Nominal Christians

Nominal Christians March 23, 2011

In an article about sociologist Bradley Wright’s book  Christians Are Hate-Filled Hypocrites…and Other Lies You’ve Been Told: A Sociologist Shatters Myths From the Secular and Christian Media journalist Adelle M. Banks discusses his findings that Christians who go to church regularly have lower divorce rates, contrary to the assertion of other researchers that Christians have the same divorce rate as everybody else.

We’ve talked about that topic, but what I’d like us to consider is another issue raised in the story:

Brad Wilcox, director of the National Marriage Project at the University of Virginia, agrees there’s been some confusion.

“You do hear, both in Christian and non-Christian circles, that Christians are no different from anyone else when it comes to divorce and that is not true if you are focusing on Christians who are regular church attendees,” he said.

Wilcox’s analysis of the National Survey of Families and Households has found that Americans who attend religious services several times a month were about 35 percent less likely to divorce than those with no religious affiliation.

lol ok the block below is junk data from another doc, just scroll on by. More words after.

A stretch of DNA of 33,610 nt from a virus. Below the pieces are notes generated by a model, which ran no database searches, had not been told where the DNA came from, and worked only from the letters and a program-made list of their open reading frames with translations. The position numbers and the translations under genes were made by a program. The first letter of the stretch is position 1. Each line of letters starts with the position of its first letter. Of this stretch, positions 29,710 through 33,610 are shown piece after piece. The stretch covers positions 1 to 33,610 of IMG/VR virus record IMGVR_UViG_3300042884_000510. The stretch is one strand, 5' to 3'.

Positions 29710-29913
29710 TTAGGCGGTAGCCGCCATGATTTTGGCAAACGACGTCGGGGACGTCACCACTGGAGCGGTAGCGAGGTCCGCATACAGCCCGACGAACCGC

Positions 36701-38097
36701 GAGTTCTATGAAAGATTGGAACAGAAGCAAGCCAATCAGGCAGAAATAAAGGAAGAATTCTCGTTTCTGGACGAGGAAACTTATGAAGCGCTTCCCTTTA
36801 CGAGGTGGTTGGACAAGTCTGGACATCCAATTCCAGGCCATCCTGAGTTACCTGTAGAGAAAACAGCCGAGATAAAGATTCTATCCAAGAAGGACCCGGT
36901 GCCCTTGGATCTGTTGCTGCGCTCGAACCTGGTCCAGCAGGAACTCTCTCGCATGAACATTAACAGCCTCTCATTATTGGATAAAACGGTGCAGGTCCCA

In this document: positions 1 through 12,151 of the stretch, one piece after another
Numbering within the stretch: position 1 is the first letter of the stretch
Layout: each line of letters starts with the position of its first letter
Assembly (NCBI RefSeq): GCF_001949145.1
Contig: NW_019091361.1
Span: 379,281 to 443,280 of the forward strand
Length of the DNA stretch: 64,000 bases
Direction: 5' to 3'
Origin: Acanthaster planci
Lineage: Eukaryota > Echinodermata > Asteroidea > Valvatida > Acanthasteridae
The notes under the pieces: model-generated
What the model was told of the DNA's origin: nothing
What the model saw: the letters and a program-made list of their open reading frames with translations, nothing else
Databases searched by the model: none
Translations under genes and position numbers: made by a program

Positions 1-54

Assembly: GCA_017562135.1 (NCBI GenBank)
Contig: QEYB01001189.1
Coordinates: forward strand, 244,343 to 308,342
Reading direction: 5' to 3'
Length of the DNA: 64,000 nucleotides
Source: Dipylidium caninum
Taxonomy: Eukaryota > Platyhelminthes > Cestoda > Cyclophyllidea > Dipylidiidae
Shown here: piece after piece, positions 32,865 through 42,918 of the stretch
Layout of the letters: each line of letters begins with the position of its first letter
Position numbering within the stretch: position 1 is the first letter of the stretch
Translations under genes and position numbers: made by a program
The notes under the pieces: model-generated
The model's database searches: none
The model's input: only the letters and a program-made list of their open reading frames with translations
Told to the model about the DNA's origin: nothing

Less active conservative Protestants, on the other hand, were 20 percent more likely to divorce than the religiously unaffiliated.

“There’s something about being a ‘nominal Christian’ that is linked to a lot of negative outcomes when it comes to family life,” Wilcox said.

via Christians question conventional wisdom on divorce –

“Nominal Christians.”   We often say that churches are full of nominal Christians.  But it is probably more to the point that nominal Christians–including many who would classify themselves as “born again” and “conservative”–do not generally go to church.  They are Christians in name only, as opposed to Christians, whatever their faults, who attend worship services where, to whatever measure, they seek God and receive His Word.  That’s not being “nominal.”

There is no longer any cultural pressure to attend church, as there once was, and indeed the cultural pressure is in the other direction.  So those who are in church, I would argue, on some level, really mean it.

I wish I knew more about what Wilcox says about “a lot of negative outcomes when it comes to family life” that are associated with “nominal Christians.”  I suppose someone who is Christian in name only may well consider himself or herself married in name only, carrying over the tendency for superficial commitment in all relationships, with spouse as well as with God.

Can anyone fill in what Wilcox says?

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